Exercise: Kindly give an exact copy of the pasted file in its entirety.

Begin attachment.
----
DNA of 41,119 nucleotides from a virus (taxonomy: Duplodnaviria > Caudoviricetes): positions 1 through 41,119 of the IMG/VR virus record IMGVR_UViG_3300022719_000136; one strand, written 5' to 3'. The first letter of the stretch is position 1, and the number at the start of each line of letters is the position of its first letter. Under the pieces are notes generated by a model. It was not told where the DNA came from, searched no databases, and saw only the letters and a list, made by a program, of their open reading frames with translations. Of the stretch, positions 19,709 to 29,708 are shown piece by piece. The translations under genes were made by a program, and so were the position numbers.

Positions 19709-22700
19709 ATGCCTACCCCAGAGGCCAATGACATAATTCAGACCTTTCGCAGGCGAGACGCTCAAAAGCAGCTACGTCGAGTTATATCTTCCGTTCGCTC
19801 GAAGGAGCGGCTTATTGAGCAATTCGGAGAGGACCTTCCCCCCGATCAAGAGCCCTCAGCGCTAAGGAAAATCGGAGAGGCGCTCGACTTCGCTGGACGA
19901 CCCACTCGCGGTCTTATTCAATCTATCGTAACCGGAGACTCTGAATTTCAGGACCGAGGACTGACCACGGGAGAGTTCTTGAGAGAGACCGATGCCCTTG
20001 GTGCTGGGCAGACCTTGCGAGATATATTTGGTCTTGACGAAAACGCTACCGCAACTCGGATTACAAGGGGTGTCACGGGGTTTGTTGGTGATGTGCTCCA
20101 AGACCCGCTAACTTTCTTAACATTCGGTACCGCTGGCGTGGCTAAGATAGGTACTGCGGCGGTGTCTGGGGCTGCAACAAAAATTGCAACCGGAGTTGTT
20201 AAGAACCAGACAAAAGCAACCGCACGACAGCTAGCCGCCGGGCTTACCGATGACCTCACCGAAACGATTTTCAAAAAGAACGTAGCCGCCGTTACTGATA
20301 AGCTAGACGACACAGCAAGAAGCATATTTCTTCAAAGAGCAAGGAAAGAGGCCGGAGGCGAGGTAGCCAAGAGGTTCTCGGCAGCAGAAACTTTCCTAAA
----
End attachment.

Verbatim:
DNA of 41,119 nucleotides from a virus (taxonomy: Duplodnaviria > Caudoviricetes): positions 1 through 41,119 of the IMG/VR virus record IMGVR_UViG_3300022719_000136; one strand, written 5' to 3'. The first letter of the stretch is position 1, and the number at the start of each line of letters is the position of its first letter. Under the pieces are notes generated by a model. It was not told where the DNA came from, searched no databases, and saw only the letters and a list, made by a program, of their open reading frames with translations. Of the stretch, positions 19,709 to 29,708 are shown piece by piece. The translations under genes were made by a program, and so were the position numbers.

Positions 19709-22700
19709 ATGCCTACCCCAGAGGCCAATGACATAATTCAGACCTTTCGCAGGCGAGACGCTCAAAAGCAGCTACGTCGAGTTATATCTTCCGTTCGCTC
19801 GAAGGAGCGGCTTATTGAGCAATTCGGAGAGGACCTTCCCCCCGATCAAGAGCCCTCAGCGCTAAGGAAAATCGGAGAGGCGCTCGACTTCGCTGGACGA
19901 CCCACTCGCGGTCTTATTCAATCTATCGTAACCGGAGACTCTGAATTTCAGGACCGAGGACTGACCACGGGAGAGTTCTTGAGAGAGACCGATGCCCTTG
20001 GTGCTGGGCAGACCTTGCGAGATATATTTGGTCTTGACGAAAACGCTACCGCAACTCGGATTACAAGGGGTGTCACGGGGTTTGTTGGTGATGTGCTCCA
20101 AGACCCGCTAACTTTCTTAACATTCGGTACCGCTGGCGTGGCTAAGATAGGTACTGCGGCGGTGTCTGGGGCTGCAACAAAAATTGCAACCGGAGTTGTT
20201 AAGAACCAGACAAAAGCAACCGCACGACAGCTAGCCGCCGGGCTTACCGATGACCTCACCGAAACGATTTTCAAAAAGAACGTAGCCGCCGTTACTGATA
20301 AGCTAGACGACACAGCAAGAAGCATATTTCTTCAAAGAGCAAGGAAAGAGGCCGGAGGCGAGGTAGCCAAGAGGTTCTCGGCAGCAGAAACTTTCCTAAA